Win or lose today, the nation will focus its eyes on the Denver-New England NFL game and wonder out loud if it's appropriate for sports heroes like Tim Tebow to "force" his faith on the rest of us who are watching his team on TV.
Whether he wins or loses tonight, Tebow will be interviewed. And he'll utter his well-known sentence, " I'd like to thank my Lord and Savior, Jesus Christ" - which has caused not only an awkwardness but an antipathy/anger in many circles - and it will be broadcast across the world, once more.
And people will be angry and EVEN portray Tebow as being an angry man and SNL will mock him and so on and so on...even to the point that Playboy Playmates mock Tebow's prayer stance. What they don't realize, I'd bet, is that every knee will eventually bow.
They do not like this "new thing" of overt and public Christian evangelism.
But you know what? The anger registered against Mr. Tebow is actually the new thing, not his publicly expressed evangelism.
The Denver Post noted it in an article this way,
"Christian leaders turned to sports to bring men back to church. The Young Men's Christian Association reached out to men on the streets until influential ministerHenry Ward Beecherurged the YMCA to open a gymnasium, Dodd said.
James Naismith, a trained Presbyterian minister, invented basketball at the Y, where he coached "to win men for the Master through the gym," according to Christianity Today historians.
Volleyball also was the invention of a man with the YMCA. But the towering figure in American sports development was Amos Alonzo Stagg, a Yale divinity student who reluctantly accepted he didn't have a gift for preaching. Instead he became a pioneering YMCA and college coach who helped refine basketball, invented the batting cage for baseball and introduced a long list of innovations in football that transformed the sport."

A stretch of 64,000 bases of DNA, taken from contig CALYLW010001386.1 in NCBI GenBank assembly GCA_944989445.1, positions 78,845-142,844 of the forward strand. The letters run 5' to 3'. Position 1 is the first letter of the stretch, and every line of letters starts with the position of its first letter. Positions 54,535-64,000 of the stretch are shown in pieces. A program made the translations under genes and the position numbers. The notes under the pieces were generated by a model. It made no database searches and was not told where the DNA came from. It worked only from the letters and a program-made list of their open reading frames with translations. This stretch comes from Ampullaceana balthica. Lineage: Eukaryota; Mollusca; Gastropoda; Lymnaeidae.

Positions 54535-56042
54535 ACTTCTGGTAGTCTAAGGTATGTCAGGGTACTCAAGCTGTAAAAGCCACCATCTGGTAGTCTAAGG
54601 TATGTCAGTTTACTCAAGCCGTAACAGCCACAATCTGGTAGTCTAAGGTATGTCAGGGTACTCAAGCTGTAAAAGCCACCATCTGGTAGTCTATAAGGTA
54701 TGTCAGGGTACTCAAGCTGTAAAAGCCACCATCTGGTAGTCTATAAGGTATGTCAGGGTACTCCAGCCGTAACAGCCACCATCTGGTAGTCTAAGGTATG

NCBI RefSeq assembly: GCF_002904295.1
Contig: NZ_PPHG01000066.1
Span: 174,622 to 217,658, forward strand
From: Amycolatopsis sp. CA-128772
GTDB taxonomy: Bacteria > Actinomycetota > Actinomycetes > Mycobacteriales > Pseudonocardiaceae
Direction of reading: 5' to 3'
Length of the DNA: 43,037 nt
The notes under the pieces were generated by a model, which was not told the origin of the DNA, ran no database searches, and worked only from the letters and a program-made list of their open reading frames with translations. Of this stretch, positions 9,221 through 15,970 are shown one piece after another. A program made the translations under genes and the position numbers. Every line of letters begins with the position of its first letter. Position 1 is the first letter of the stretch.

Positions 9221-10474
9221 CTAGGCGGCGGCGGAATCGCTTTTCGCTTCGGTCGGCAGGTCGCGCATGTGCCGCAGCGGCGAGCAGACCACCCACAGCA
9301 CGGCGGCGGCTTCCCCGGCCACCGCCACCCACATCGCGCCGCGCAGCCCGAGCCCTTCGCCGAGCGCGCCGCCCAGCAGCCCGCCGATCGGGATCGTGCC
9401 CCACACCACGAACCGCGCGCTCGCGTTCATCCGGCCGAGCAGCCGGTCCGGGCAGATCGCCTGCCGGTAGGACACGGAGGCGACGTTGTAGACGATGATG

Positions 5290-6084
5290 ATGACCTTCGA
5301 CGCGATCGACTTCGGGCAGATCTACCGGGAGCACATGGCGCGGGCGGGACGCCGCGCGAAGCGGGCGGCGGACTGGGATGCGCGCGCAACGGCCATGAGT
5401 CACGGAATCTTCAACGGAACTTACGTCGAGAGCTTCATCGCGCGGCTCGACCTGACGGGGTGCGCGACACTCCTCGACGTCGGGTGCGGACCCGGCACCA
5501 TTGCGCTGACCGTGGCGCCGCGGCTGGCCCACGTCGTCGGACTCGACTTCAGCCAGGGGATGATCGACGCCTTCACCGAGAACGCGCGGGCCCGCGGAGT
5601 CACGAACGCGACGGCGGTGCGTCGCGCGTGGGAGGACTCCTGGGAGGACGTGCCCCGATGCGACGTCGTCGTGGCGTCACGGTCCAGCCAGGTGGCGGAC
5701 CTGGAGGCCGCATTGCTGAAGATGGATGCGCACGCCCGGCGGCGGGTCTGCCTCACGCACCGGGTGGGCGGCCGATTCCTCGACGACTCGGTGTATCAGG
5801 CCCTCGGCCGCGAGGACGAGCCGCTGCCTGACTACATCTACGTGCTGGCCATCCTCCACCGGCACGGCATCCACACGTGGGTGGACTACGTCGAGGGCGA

The Tim Tebows of yesteryear INVENTED many of the sports we enjoy today... invented them... to bring young men back into church.
That's the balanced reality of sports - from Saturday youth soccer games to the Friday Night lights of football in each of our local communities - we fight hard and then we forget about it and gain friends.
Unless that's NOT the goal of a community, state or nation. Like in Europe...
In the post-Christian Europe of today, the results of sports games can end in destruction of property, dishonor and even death. The film Green Street Hooligans, though dramatized, is a good look into the culture of a sports world gone crazy.
Read that first part of the sentence once more: "In the post-Christian Europe of today..."
So... could this mean that part of the anger and antipathy toward Tim Tebow's VERY public expression of his faith takes us back to a time when it was very normal for Americans to combine their faith and exercise? When the letters YMCA were actually only used because "Young Men's Christian Association" was simply too long to say? (Forget about even finding a YWCA today...)
In other words, could Tebow's prayers and genuflecting force each non-religious person viewing the game to reflect (just for a few seconds) on the God who made them - on the God who loves them - and on the God who is being ignored by them?
In a post-Christian America, we may prefer to use only letters like a Y, an M, a C and an A.... but letters stand for words and words mean things.
The invention of basketball, baseball, football and volleyball and so many other sports have the "C"-word etched indelibly in the very center of them.
And words mean things...
Tim Tebow's words and actions apparently mean a lot of things, right now.
For there are many of us who believe as Mr. Tebow believes.
We DO believe that every knee will bow....
PS: Ahh, but John Parr's redo of "St Elmo's Fire" may just be a secular start, at least, to honoring "Tim Tebow's Fire".